• Robert McMahon (associate, murdered on May 16, 1979)[4]
  • Angelo Sepe (associate, murdered on July 18, 1984)[4]
  • Joe Manri (associate, murdered on May 16, 1979)[4]
  • Richard Eaton (associate, murdered on July 18, 1979)[4]

Former headquarters and hangouts[edit]

The crew operates throughout the New York City metropolitan area, these are some of the former headquarters and hangouts.

  • The Lefferts Bar[9]
  • Others: Euclid Taxi Cab Company in Brownsville, Brooklyn, Bargain Auto Junkyard and Kew Motor Inn

Government informants and witnesses[edit]

  • Alphonse "Little Al" D'Arco – became a witness on September 21, 1991
  • Henry Hillassociate, became a witness in 1980, died on June 12, 2012[11]
  • Richard Bilello – associate, murdered on October 28, 1974
  • Peter Gruenwald – associate, became a witness in 1978,[4] died in 1979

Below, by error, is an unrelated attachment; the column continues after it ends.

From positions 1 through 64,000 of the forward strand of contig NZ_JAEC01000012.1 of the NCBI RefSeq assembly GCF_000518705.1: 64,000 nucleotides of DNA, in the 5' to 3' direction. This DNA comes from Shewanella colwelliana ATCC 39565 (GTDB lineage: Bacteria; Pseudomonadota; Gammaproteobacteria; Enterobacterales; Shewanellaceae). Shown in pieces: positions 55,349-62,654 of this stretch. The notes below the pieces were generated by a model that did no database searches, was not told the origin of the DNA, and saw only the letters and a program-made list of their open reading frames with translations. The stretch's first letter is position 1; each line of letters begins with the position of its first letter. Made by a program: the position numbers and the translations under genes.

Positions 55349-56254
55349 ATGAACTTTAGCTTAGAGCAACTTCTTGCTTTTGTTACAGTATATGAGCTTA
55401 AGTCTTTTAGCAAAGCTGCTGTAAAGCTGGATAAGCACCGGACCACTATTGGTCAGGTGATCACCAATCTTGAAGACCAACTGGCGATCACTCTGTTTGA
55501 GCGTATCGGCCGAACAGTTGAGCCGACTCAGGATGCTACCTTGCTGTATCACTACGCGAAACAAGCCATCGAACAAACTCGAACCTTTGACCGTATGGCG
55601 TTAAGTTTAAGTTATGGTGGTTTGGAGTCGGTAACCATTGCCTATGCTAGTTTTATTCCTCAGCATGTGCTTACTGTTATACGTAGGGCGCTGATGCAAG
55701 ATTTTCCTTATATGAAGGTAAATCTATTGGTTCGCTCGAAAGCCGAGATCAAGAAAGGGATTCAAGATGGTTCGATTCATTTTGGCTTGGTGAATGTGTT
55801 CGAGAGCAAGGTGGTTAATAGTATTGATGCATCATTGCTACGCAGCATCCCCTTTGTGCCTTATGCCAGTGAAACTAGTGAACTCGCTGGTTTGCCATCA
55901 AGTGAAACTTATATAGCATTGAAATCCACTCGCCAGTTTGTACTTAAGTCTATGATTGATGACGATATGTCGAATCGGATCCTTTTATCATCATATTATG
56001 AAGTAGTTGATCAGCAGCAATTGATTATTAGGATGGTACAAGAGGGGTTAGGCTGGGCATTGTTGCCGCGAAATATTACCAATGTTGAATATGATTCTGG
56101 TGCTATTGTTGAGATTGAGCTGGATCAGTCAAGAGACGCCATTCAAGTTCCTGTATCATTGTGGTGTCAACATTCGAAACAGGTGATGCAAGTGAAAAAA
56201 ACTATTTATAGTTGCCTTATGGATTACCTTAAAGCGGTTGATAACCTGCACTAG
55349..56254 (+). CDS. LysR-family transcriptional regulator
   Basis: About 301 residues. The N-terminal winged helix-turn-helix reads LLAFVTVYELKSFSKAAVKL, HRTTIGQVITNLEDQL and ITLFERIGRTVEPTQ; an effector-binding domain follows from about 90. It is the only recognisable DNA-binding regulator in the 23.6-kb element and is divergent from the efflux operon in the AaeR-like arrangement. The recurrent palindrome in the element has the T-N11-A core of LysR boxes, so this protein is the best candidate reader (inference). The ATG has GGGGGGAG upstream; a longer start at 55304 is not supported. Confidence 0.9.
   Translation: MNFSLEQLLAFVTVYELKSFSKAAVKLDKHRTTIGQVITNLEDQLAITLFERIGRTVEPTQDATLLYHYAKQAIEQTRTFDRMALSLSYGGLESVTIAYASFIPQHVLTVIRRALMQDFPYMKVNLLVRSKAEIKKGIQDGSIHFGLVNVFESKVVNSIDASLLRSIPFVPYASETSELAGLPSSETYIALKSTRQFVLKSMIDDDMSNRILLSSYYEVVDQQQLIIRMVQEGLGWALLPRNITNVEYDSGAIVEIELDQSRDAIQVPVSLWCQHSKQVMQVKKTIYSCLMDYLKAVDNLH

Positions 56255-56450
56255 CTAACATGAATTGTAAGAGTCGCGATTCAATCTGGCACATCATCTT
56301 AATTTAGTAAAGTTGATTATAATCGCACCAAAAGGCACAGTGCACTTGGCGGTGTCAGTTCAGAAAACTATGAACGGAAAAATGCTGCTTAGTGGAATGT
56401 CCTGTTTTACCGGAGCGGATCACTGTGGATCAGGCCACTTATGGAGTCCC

• Theresa Ferrara – she became a government informant and disappeared on February 10, 1979[4]

In popular culture[edit]

  • The 1990 film Goodfellas is based on the Vario Crew and the life story of crew associate Henry Hill.

References[edit]

Notes

  1. ^ "Robert's Lounge Crew". TruTV. 
  2. ^ "Declaration of Alphonse D'Arco in Mason Tenders RICO Suit. October 5 , 1994
  3. ^ Bureau of Prisons Inmate Locator: Domenico Cutaia
  4. ^ a b c d e f g h i j k l Allan May. The Lufthansa Heist Revisited: Cast of Characters. TruTv.com (pg. 20)
  5. ^ Henry Hill and Bryon Schreckengost. A Goodfella's Guide to New York: Your Personal Tour Through the Mob's. (pg. 90 and 135)
  6. ^ Nicholas Pileggi. Wiseguy: life in a Mafia family. (pg.104, 145)
  7. ^ Henry Hill and Bryon Schreckengost. A Goodfella's Guide to New York: Your Personal Tour Through the Mob's. (pg. 77)
  8. ^ Nicholas Pileggi. Wiseguy: life in a Mafia family. (pg.102-103)
  9. ^ a b c Louis M Postiglione. Did I Win Or Did I Lose?: 77 Years of Wisdom. (pg.68)
  10. ^ Nicholas Pileggi. Wiseguy: life in a Mafia family. (pg.120, 122)
  11. ^ "Henry Hill, Inspiration For "Goodfellas", Dead At 69". MTV. June 13, 2012. 

Sources